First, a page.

Level 1 idioms – Unit 02
Peter: Hey George. Let’s take a break. I’m starting to get tired.
George: Me too. It’s not an easy job fixing up this old car.
Peter: It sure isn’t. My advice is to get rid of it and buy a nice used one.
George: But I love this car. It was my first. Let’s keep on working till dinnertime. Then we can eat out somewhere and finish the job afterwards.
Peter: Okay. What about that new Mexican restaurant on West Broadway? I hear the food is really good.
George: I don’t care for Mexican food. It gives me heartburn.
Peter: Then let’s go pick up some Chinese food and eat it here.
George: In the meantime, could you give me a hand with this jack?
Peter: Sure. Let me turn off the engine first.
George: I’ll be glad when this is done. I’m sure looking forward to having a car that works.
Pronunciation Exercise: Listen and repeat the vocabulary on the audio file below.
• heartburn: a burning feeling in the chest
• in the meantime: while waiting to do something else
• jack: a tool that lifts part of a car so you can change a tire
Pronunciation Exercise: Listen and repeat the idioms on the audio file below.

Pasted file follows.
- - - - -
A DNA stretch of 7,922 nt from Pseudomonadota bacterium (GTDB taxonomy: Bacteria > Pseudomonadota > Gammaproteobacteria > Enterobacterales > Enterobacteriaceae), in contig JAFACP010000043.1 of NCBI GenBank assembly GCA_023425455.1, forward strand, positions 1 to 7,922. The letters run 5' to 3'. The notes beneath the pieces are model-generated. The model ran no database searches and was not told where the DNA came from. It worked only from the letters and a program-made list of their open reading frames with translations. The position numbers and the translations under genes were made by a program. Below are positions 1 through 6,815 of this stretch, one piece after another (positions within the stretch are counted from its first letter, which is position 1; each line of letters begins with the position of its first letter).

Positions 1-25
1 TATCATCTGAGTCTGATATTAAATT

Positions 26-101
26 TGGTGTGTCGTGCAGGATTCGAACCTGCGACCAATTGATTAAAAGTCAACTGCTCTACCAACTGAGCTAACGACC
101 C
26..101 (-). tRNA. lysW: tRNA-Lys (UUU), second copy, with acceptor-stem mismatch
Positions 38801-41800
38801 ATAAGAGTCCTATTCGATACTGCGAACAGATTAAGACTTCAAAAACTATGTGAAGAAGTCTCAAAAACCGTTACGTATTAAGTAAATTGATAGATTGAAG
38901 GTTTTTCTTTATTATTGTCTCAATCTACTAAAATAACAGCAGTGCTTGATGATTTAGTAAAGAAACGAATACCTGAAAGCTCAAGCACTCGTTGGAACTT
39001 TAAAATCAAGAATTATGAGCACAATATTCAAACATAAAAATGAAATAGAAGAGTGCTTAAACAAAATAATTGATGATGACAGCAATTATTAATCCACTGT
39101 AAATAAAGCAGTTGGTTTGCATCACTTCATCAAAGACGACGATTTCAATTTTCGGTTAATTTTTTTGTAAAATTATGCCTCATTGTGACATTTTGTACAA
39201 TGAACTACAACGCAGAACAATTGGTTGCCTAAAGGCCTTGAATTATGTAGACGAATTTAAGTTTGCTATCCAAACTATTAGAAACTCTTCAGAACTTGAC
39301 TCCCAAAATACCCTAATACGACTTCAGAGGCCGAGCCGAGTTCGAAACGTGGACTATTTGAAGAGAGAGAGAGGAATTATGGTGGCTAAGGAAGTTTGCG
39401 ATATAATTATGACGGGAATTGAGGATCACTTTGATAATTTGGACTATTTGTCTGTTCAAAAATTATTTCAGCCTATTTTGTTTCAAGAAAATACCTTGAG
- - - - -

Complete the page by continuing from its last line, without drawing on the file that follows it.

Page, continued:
• take a break (from) stop working for a short time
• fix up repair, make better
• get rid of not keep
• keep on continue without stopping
• eat out eat at a restaurant
• don’t care for don’t like
• pick up go and get (someone or something) / lift
• give (someone) a hand help / clap hands to show approval
• turn off stop the operation (of a machine, lights, water, etc.)
• look forward to await with excitement
Take a break is followed by from if there is an object.
Example: Let’s take a break from studying and go get some coffee.
Keep on and go on are similar, but keep on means continue without stopping and
must be followed by an -ing verb. Go on means continue after stopping and can be used alone without anything following.
Eat out is at a restaurant, but eat in is at home.
Example: I’m a little tired tonight so let’s eat in.
Pick up has two meanings. The other meaning is “to lift.”
Example: Please pick up the garbage you dropped on the floor.
Give (someone) a hand has two meanings. The other meaning is “clap hands to show approval.” Example: Let’s all give him a hand for a job well done.
Turn off and shut off have the same meaning.
© 2004 Ambien Malecot
Eriko| January 5, 2013
I have a question how different between” don’t care for” and “don’t care about”?
Ambien Malecot| January 5, 2013
“Care for” means “like.” For example, I don’t care for cold winters. She doesn’t care for his kind of jokes.
“Care about” means “think something is important.” For example, I care about your feelings. He doesn’t care about school.
Eriko| January 6, 2013
Wow thanks so much Ambien.